Watch the Super Bowl and buy some stocks?

Feb 05, 2010

Rice professors say publicly traded companies can expect increase in stock sales after big ad buys.

It is commonly known that companies spend millions of dollars on advertising to increase general awareness, introduce new product lines, build on their brands and sell products and services, but professors at Rice University's Jones Graduate School of Business say such high-profile advertising provides another result that is not so well-known: Publicly traded companies who invest in big ad buys like the Super Bowl see a spike in their being traded, even if they're not advertising a consumer product.

"We're fairly certain that the publicly traded companies advertising on Sunday's will see a spike in stock purchases," said James Weston, an associate professor of management and co-author of the study "Advertising, Breadth of Ownership and ."

Weston, along with Rice colleagues Gustavo Grullon and George Kanatas, said the increase in common-stock trading will come from the "everyday" person and not serious investors.

"People buy on impulse and on recognition," Weston said. "With more and more online trading taking place, companies that spend money on big advertising campaigns see this additional benefit from their investment."

Explore further: Affirmative action elicits bias in pro-equality Caucasians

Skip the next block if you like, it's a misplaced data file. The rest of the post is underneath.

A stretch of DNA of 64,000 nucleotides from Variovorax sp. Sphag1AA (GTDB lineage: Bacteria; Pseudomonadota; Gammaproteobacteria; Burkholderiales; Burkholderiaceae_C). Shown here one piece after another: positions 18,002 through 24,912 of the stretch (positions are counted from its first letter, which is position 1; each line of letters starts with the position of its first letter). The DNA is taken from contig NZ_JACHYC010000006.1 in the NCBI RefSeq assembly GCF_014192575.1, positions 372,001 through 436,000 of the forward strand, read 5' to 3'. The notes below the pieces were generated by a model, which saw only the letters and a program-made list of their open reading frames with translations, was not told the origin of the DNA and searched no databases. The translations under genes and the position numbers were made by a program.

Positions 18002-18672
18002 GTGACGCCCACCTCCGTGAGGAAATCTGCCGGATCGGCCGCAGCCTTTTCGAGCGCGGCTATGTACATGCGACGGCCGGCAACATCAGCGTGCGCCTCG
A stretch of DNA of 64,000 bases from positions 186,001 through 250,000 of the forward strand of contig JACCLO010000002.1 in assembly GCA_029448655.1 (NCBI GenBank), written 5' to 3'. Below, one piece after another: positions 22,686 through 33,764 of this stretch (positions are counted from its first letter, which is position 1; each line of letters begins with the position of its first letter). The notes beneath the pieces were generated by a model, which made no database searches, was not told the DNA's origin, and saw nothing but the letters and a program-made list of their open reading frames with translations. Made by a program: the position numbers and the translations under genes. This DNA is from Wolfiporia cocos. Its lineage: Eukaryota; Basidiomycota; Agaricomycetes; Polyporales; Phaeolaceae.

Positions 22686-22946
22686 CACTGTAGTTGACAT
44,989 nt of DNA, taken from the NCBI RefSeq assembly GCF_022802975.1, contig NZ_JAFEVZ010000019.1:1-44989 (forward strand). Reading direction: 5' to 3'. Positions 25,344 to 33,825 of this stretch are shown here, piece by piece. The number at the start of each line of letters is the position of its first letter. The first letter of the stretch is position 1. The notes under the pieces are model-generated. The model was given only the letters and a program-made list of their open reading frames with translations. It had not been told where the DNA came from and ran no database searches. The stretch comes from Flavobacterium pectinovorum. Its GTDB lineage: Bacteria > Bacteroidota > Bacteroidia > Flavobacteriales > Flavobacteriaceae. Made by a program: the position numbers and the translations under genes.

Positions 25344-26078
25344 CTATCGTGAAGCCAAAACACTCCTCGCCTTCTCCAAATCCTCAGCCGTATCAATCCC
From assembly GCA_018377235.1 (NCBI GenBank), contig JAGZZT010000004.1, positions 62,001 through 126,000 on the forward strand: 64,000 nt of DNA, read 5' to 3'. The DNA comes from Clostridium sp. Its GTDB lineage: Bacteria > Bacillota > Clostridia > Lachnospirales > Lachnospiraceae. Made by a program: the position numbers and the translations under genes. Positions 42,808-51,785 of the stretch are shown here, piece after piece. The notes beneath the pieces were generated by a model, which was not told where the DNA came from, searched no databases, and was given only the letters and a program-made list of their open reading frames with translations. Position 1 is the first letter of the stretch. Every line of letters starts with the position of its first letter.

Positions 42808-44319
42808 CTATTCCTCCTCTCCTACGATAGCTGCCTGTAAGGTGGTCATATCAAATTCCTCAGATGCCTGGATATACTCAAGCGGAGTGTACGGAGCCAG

add to favorites email to friend print save as pdf

Related Stories

Stock Price Correlated to Likeability of Super Bowl Ads

Jan 26, 2009

(PhysOrg.com) -- When TV viewers like a company's Super Bowl commercial, the company's stock price goes up, according to a study by researchers at the University at Buffalo School of Management and Cornell University.

Recommended for you

Affirmative action elicits bias in pro-equality Caucasians

10 hours ago

New research from Simon Fraser University's Beedie School of Business indicates that bias towards the effects of affirmative action exists in not only people opposed to it, but also in those who strongly endorse equality.

Election surprises tend to erode trust in government

Jul 24, 2014

When asked who is going to win an election, people tend to predict their own candidate will come out on top. When that doesn't happen, according to a new study from the University of Georgia, these "surprised losers" often ...

Awarded a Pell Grant? Better double-check

Jul 23, 2014

(AP)—Potentially tens of thousands of students awarded a Pell Grant or other need-based federal aid for the coming school year could find it taken away because of a mistake in filling out the form.

User comments : 0